The medication ribavirin (Cobetus, RibaPak) may be effective in severe RSV infection in some adults. However, healthcare experts debate its safety and effectiveness, and doctors may not recommend it for everyone.

If an adult has severe breathing difficulties, they may need hospital care such as supplemental oxygen or mechanically assisted breathing. Usually, hospitalization lasts until symptoms improve, which is a few days.

When should an adult see a doctor for RSV?

Contact a doctor promptly if you experience any of the following symptoms:

  • breathing difficulties
  • sudden or severe symptoms
  • symptoms that do not improve with at-home or medical care

Also, contact a doctor if you have RSV even mildly and experience any of the following factors:

  • are over age 60
  • have a chronic health condition
  • have a weakened immune system

Should adults get the RSV vaccine?

The Centers for Disease Control and Prevention (CDC) Trusted Source Centers for Disease Control and Prevention (CDC) Governmental authority Go to source recommends RSV vaccination for the following people:

  • adults age 60 and over
  • pregnant people who are at 32—36 weeks of gestation, to prevent RSV in the infant once it is born
  • infants and some young children

Still, doctors may not recommend the vaccination for every person who fits these criteria.

For adults ages 60 and over, a doctor may recommend vaccination Trusted Source Centers for Disease Control and Prevention (CDC) Governmental authority Go to source if:

  • you have a weakened immune system due to illness or immunosuppressant medication
  • you have a chronic condition, such as lung or heart disease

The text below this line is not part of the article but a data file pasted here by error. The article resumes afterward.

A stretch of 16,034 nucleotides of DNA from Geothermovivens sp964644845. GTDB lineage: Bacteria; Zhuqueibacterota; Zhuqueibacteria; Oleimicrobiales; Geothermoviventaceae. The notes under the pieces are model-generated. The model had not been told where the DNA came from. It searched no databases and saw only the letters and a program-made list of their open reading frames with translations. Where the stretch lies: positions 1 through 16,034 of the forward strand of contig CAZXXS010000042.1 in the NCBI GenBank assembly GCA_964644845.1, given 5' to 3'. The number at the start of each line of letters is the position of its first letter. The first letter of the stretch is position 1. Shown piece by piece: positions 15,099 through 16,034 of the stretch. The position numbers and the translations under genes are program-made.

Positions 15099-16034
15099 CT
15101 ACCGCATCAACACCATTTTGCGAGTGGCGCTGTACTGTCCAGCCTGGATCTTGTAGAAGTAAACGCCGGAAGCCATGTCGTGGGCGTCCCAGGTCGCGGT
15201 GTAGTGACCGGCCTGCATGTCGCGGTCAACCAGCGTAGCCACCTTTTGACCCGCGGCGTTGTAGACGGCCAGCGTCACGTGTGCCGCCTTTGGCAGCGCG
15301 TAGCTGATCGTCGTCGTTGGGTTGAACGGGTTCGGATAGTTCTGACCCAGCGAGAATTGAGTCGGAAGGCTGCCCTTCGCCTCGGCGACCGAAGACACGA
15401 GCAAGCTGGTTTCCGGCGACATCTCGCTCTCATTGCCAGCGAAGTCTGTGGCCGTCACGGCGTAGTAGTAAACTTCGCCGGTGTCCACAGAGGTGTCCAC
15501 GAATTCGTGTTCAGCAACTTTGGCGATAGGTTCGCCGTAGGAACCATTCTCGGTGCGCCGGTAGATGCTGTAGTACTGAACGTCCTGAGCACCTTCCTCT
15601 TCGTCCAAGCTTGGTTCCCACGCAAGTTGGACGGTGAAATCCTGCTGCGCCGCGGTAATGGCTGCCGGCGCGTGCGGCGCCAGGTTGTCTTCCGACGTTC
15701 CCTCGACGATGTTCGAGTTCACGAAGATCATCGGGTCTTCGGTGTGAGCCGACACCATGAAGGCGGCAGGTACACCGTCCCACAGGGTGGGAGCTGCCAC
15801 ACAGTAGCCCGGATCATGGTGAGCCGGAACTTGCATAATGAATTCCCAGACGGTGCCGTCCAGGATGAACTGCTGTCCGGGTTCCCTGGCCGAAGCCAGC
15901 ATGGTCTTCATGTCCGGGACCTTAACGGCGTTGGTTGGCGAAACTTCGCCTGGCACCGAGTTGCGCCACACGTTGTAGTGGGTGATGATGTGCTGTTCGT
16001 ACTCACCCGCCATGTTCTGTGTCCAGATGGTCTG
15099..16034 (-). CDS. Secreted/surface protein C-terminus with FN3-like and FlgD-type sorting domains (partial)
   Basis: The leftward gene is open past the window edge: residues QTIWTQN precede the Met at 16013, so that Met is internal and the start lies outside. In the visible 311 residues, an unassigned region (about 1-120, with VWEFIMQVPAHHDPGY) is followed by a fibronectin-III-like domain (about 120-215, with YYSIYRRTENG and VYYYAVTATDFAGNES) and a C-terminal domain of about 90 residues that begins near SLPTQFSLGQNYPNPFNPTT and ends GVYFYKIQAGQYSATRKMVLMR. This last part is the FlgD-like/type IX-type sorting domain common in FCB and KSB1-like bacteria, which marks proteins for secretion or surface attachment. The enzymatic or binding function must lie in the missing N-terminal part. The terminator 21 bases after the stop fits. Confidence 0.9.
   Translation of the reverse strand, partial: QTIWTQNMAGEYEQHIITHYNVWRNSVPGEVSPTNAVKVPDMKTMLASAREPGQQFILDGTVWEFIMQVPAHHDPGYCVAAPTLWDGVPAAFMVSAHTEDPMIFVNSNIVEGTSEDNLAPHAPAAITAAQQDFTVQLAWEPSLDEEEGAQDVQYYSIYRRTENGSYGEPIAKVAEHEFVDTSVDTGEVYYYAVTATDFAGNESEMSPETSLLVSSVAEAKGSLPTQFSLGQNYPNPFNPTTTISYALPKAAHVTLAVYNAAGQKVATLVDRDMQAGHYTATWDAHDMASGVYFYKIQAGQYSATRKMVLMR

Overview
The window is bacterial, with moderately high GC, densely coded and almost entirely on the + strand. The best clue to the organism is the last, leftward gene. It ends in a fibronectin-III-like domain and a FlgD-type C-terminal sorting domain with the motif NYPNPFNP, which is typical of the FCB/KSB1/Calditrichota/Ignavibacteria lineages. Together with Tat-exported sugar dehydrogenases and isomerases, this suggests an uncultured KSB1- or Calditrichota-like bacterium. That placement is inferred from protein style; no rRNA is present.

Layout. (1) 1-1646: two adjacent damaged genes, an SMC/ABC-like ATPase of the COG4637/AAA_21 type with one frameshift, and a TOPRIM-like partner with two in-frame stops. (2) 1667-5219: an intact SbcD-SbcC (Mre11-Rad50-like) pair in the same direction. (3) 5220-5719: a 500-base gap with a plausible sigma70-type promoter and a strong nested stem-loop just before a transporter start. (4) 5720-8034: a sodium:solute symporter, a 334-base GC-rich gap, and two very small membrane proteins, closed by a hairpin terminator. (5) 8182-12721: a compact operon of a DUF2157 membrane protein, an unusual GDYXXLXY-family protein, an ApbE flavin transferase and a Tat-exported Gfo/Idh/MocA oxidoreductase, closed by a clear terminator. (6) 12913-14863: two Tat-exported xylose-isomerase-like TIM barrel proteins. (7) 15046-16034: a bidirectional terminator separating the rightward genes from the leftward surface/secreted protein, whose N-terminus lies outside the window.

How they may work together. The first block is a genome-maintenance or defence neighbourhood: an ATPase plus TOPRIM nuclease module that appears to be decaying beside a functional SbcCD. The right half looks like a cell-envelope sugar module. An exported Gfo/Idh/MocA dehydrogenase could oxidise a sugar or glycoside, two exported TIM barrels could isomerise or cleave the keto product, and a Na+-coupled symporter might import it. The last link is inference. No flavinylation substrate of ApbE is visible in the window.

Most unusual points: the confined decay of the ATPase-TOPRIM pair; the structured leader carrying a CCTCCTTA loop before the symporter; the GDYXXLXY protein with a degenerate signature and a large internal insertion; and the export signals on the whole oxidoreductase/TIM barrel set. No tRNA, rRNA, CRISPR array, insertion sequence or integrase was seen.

• you live in a residential care home

There are two vaccines for RSV in adults ages 60 and over: GSK Arexvy and Pfizer Abrysvo.

For pregnant people only, the FDA Trusted Source Food and Drug Administration (FDA) Governmental authority Go to source has approved Abrysvo.

Vaccination can be important even if you’ve had RSV

The RSV vaccine can offer additional protection against RSV, even if you’ve previously had the infection.

You may react differently to RSV each time you have it, and it’s possible to become severely ill even if you’ve previously had the infection. The RSV vaccine can help:

  • lower the risk of getting an RSV infection
  • reduce the severity of RSV illness
  • lower the risk of needing hospital care for RSV

Learn more about the RSV vaccine.


Though RSV is common in childhood, adults can also contract the infection. Also, it’s possible to get RSV more than once.

Most adults with no underlying health conditions experience mild RSV. People age 60 and older, people with weakened immune systems, and people with chronic health conditions may be more likely to become seriously ill.

A doctor may recommend an RSV vaccination if you’re 60 years or older or pregnant.

Talk with a doctor if you have questions about RSV, symptoms, or vaccination.

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Medical Reviewer: Megan Soliman, MD
Last Review Date: 2024 May 2
View All Infectious Diseases Articles